The most intriguing performances this year by women were delivered by powerhouse actresses at a time when those kinds of films and those kinds of performances have been selected out in favor of younger and younger women to appeal to the majority of ticket buyers. That majority, however, do not often factor in to the Oscar race, despite how many young people remain fascinated by the Oscars and film awards in general. Our American youth have been weaned on shows like American Idol and Survivor and gasp, The Bachelor. They believe that popularity should always win out, no matter what. And perhaps that is sort of true in the Oscar race. Perhaps it has always been thus, but it is often our job here at AwardsDaily to point out patterns, delightful evolutionary turns in the race that broaden the horizons of film goers, young and old, and offer an array of human experiences, not just those that dwell in fantasy or in the eternal youth we here in America seem so obsessed by.
The actresses this year are so astonishing, in fact, we might see the category filled, for the first time in a long time, with the elders of the craft. The youngest of these, Cate Blanchett, happens to also be the frontrunner. Just behind her is Sandra Bullock, an actress approaching fifty with two films that together earned over $400 million. They are joined by Emma Thompson for Saving Mr. Banks, Judi Dench for Philomena and Meryl Streep for August: Osage County. Right now, these are your best performances by women in 2013.
But there will be major push-back coming from several areas on this point. The first, as is usually exhibited on the more male-oriented websites like Hollywood-Elsewhere, where such a selection of actresses would be referred to “blousy hens.” You see, in their world, although men can grow older women must never age. They like them as young as possible and as naked as possible. Oscar does too, or so their history would illustrate.
But to include one of the very talented younger actress who show a little (okay, a lot) of skin, one of the five above will have to be bumped. The trouble is, I can’t find one we should be willing to sacrifice. People on Twitter keeps saying absurdities like “Judi Dench is the weak link.” But have you seen Philomena? Have you seen her richly drawn portrait of a woman who became a teenage mother, had her baby taken from her by the Catholic Church and yet remains both optimistic and un-bitter about it all. Yes, this woman still believes in not only God but in Catholicism itself. Dench is mesmerizing as Philomena — as the moments she’s reliving, and the moments that are new to her play across her deeply lined, experienced face. Each time that non-botoxed portrait feels something we feel it too. Her face takes us through the story, we are moved by and changed by it. That face. That beautiful beautiful face. So next time you say or hear someone else say “Judi Dench is vulnerable” or some such nonsense just ask them if they’ve seen Philomena. Sure, it can’t really compete with an erection and a panorama of fantasy but this is the stuff that builds what our lives are, what they have been and what they will become.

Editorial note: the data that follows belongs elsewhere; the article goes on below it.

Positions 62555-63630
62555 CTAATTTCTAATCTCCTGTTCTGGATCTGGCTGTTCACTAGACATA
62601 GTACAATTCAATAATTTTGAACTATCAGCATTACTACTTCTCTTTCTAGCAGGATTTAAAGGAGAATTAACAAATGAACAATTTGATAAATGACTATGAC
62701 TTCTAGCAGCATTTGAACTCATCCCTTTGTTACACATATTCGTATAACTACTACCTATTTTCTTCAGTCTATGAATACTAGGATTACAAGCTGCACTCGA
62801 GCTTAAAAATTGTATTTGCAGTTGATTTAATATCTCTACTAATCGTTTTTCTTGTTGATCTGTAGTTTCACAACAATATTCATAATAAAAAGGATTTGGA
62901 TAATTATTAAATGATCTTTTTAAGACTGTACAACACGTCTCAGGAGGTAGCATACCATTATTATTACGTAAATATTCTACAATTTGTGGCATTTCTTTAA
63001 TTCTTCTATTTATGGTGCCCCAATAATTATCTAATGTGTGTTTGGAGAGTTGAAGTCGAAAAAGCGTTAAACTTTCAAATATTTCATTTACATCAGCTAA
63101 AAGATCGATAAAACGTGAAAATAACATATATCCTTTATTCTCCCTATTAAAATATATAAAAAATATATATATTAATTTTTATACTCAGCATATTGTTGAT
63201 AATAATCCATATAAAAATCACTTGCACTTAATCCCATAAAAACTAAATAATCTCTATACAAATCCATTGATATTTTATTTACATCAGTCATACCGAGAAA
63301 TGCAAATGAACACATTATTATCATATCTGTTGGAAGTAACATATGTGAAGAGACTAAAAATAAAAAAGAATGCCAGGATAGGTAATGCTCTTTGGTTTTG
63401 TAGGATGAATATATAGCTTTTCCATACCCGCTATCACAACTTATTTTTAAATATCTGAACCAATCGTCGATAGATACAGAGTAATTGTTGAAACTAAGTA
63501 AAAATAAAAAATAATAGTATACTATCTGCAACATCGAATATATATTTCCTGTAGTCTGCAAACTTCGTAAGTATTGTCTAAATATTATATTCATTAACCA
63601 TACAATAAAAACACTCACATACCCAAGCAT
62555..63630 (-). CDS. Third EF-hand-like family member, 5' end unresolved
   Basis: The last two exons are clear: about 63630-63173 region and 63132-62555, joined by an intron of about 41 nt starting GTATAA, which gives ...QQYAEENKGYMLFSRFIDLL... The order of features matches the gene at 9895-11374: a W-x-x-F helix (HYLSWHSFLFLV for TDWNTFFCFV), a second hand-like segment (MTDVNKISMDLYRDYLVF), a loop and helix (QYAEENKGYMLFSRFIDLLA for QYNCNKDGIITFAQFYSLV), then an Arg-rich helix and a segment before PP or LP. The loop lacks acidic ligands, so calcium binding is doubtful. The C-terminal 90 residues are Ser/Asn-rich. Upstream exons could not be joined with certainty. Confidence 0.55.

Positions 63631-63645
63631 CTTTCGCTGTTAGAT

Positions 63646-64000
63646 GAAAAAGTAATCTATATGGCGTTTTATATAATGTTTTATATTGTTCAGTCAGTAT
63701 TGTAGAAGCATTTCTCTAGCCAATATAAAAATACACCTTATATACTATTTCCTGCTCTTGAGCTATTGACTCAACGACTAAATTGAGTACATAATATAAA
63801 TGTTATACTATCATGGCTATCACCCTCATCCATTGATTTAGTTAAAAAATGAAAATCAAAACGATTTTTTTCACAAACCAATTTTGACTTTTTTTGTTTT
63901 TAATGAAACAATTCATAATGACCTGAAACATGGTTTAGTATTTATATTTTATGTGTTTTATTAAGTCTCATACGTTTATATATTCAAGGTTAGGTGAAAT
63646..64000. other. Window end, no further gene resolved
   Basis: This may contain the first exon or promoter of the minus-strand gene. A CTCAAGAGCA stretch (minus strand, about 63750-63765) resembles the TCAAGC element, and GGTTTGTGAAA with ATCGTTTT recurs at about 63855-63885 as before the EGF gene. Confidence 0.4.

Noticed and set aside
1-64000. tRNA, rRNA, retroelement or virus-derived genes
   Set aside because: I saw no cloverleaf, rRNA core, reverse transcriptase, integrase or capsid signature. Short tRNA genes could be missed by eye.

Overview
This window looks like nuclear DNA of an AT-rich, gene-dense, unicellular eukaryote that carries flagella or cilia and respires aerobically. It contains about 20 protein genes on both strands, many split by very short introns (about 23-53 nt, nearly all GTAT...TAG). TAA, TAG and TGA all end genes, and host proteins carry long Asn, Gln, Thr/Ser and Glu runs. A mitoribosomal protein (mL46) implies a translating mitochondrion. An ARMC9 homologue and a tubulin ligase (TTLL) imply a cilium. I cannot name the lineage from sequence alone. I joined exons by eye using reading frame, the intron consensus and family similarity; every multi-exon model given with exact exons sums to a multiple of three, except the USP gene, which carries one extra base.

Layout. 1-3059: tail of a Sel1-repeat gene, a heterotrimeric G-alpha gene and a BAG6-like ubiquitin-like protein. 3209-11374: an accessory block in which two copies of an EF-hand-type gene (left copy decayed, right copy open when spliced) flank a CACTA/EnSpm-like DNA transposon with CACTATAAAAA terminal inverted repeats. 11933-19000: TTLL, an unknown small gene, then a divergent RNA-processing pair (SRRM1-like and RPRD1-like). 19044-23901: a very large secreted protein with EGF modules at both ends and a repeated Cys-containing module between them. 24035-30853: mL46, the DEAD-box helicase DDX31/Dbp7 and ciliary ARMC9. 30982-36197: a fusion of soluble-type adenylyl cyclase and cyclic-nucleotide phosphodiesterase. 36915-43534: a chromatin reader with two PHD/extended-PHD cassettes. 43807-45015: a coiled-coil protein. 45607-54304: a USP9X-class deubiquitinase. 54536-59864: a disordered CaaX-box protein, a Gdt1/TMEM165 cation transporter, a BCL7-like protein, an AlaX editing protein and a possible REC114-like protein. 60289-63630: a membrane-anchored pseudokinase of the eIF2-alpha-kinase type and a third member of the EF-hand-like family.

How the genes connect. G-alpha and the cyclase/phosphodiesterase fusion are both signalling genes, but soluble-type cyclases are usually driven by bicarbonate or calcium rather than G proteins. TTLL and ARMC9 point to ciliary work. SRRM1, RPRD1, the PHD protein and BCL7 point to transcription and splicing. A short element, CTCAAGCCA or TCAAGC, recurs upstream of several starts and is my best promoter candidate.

I’ve also heard that Meryl Streep is vulnerable because she’s won three Oscars already and holds the record for the most nominations. But I would say, have you seen August: Osage County? Have you seen Streep’s absolutely unequivocal performance in that movie? Her vanity gone (as it always is), Streep digs down deep to uncover this miserable, cruel, bitter woman who has moments — tiny glints of goodness that peak through. It is a performance only an actress of her experience and talent could pull off so magnificently. You will not forget Streep in Osage, nor will you forget many of the other colorful, vibrant characters in that film. Julia Roberts has never been better (“Eat the fuckin’ fish fucker!”), Juliette Lewis (I’d forgotten how great she was). Julianne Nicholson, fantastic. These are actresses following in Streep’s footsteps but to deny that Streep gave one of the best performances of the year is to live cloaked in denial. Watch and learn, my friends, watch and learn. The way she stands, breathes, walks, eats (or doesn’t). The way she mourns, ridicules, longs for — how she finds the nausea and makes us believe she’s going to puke right then. Sorry, but that shit’s for real.